D800

Nikon D800 Review

D800 uses numerous features from the D4 except, it is in a smaller body and at a more reasonable price. In addition, it has a densely populated sensor with 36.3MP. Other similar features to D4 include Multi-Cam 3500 FX Auto Focus system, EXPEED 3 processor that provides over 50 A/F points, and at a 91k pixel metering system.

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Panasonic Lumix DMC-ZS20 Review

Photographers that travel frequently and want a powerful camera with advanced GPS geo-tagging abilities are well served to check out the Panasonic Lumix DMC-ZS30. The Lumix DMC-ZS30 is a smallish travel camera that takes over where the Panasonic Lumix DMC-TZ20 left off. The ZS-30 is equipped with a whopping 20x zoom lens that gives field of views that almost rival full size DSLR cameras.

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Canon EOS-1D X Review

Canon seems to be going against popular thought with its EOS-1D X full frame DSLR. Instead of building on the sensor power of the predecessor Canon EOS 1Ds Mark III and its 21 megapixels, Canon instead goes to a lower megapixel sensor of 18 mp for the EOS 1D-X. The company’s reason behind this is two-fold: the handling and menus are much more intuitive; the fps (frames per second) is a bold and impressive 12 fps.

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Review of Olympus E-5

The Olympus brand of cameras continues to surprise. With the Olympus E-5, the players at Olympus are showing they are ready to take on the kings of the photo industry, such as Canon and Nikon. Truth be told, the E-5 is not so much of an upgrade as it is a tribute to its predecessor, the E-3. It certainly advances the brand, as it offers a few details which are bigger and better than the E-3.

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Pentax K-30 Review

There is no denying that the Pentax K-30 has a variety of features that are similar to pricier DSLR cameras. The Digital SLR camera uses a glass pentaprism viewfinder and it can shoot photos up to six frames per second. In addition, the body is weather sealed. Photographers who prefer the visual finder to Live View should certainly consider the K-30 even though it does not provide a tilting rear LCD.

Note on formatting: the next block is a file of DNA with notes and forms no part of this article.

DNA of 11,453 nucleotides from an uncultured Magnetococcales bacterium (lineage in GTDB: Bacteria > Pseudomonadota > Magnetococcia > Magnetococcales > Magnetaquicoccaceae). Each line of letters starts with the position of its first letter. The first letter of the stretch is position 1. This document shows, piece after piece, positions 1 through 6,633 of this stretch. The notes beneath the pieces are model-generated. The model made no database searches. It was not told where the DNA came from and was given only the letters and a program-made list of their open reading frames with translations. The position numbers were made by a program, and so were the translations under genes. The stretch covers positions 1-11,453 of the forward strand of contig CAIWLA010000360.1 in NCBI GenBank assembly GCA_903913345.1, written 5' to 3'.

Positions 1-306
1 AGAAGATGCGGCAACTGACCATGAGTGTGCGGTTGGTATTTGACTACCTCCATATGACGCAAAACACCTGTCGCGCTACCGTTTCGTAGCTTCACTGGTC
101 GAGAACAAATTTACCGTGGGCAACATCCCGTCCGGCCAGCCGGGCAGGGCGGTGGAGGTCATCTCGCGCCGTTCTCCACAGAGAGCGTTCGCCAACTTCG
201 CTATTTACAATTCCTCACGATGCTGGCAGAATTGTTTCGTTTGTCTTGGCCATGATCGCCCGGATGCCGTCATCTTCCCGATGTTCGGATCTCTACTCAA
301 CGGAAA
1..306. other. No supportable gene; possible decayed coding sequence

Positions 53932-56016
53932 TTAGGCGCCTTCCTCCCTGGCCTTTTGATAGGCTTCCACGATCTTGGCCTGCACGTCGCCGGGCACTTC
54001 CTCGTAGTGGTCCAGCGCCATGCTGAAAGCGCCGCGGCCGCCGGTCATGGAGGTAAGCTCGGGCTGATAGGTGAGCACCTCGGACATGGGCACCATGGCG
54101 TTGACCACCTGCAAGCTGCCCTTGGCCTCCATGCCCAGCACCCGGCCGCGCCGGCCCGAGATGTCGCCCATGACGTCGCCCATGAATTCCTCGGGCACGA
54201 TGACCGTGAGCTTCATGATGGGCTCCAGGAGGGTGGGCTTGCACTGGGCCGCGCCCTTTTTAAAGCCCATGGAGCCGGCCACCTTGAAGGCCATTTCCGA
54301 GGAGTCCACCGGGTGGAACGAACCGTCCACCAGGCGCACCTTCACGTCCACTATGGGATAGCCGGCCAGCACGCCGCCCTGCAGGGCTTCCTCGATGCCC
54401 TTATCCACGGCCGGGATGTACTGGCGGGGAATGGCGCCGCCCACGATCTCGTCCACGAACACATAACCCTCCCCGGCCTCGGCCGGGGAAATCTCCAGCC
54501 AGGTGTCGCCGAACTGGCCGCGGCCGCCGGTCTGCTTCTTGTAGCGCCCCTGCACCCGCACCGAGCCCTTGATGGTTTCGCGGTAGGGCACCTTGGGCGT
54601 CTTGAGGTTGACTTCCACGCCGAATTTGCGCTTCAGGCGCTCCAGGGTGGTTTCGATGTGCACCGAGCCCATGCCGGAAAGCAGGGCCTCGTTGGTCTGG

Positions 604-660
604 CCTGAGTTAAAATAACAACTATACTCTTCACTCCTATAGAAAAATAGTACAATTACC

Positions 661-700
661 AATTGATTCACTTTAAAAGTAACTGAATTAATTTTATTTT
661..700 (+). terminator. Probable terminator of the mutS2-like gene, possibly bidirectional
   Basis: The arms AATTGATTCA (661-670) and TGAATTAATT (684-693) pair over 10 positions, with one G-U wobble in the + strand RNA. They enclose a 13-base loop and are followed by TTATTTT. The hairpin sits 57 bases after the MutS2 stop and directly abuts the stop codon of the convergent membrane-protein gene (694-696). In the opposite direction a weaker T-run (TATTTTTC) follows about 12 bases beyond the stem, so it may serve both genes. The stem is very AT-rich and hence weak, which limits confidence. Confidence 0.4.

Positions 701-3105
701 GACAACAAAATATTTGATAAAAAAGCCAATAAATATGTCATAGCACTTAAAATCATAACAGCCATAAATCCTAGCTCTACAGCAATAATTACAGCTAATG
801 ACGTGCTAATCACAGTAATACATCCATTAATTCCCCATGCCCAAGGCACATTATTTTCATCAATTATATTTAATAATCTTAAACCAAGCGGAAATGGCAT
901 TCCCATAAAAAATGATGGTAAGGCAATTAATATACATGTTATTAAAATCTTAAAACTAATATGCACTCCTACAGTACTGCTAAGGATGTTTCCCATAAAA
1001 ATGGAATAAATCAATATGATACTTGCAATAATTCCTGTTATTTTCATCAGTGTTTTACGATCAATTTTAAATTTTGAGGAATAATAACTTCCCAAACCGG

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Review of Nikon D5100

The D5100 from Nikon is a lighter and improved version of its predecessor, the Nikon D5000. It falls into the higher-end of entry-level DSLRs, alongside the Canon Rebel T3i. The D5100 combines the best specifications from the Nikon D3100 and D7000 models that are placed below and above it in the series, respectively. For example, it uses the same 16.2 MegaPixel CMOS sensor as the D7000, but the metering of the D3100.

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Review of Sony SLT A37

Sony introduced the SLT-A37 in June 2012 as a part of the Single-Lens Translucent series. The Translucent Mirror Technology makes it different from the bulkier DSLR because it uses a fixed semi-translucent mirror as compared to a moving non-translucent one. Since sufficient light reaches the sensor through the mirror, the lens does not need to move.

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Canon EOS Rebel T4i Review

Canon has updated its Rebel series with a brand new more video-friendly unit, the Canon EOS Rebel T4i. It’s friendlier, as long as you additionally buy the newer STM lens line made to operate with the up-to-date autofocus system. With one another, the lenses and the camera promise more accurate, smoother autofocus performance within video shooting than seen with usual DSLR systems.

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Review of Nikon D7000

Nikon builds on its DSLR success with the D7000, a camera released as a full-frame option for the “prosumer” market. The D7000 is the follow-up to Nikon’s D90 model. The D7000 is a bit of a paradox; it is stealthy in that it looks too simple to be as complex as it is. The complexity is in the innards and not in its use. Nikon keeps the camera priced under $1000

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Review of Canon EOS 5D Mark III

The Canon EOS 5D Mark III is the next in line from the evolution of the EOS 5D Mark II. The Mark II was one of Canon’ best sellers among its professional-level single shutter DSLR cameras. Released in early 2012 the Mark III builds on the success of the Mark II and adds several new features and functions to the camera.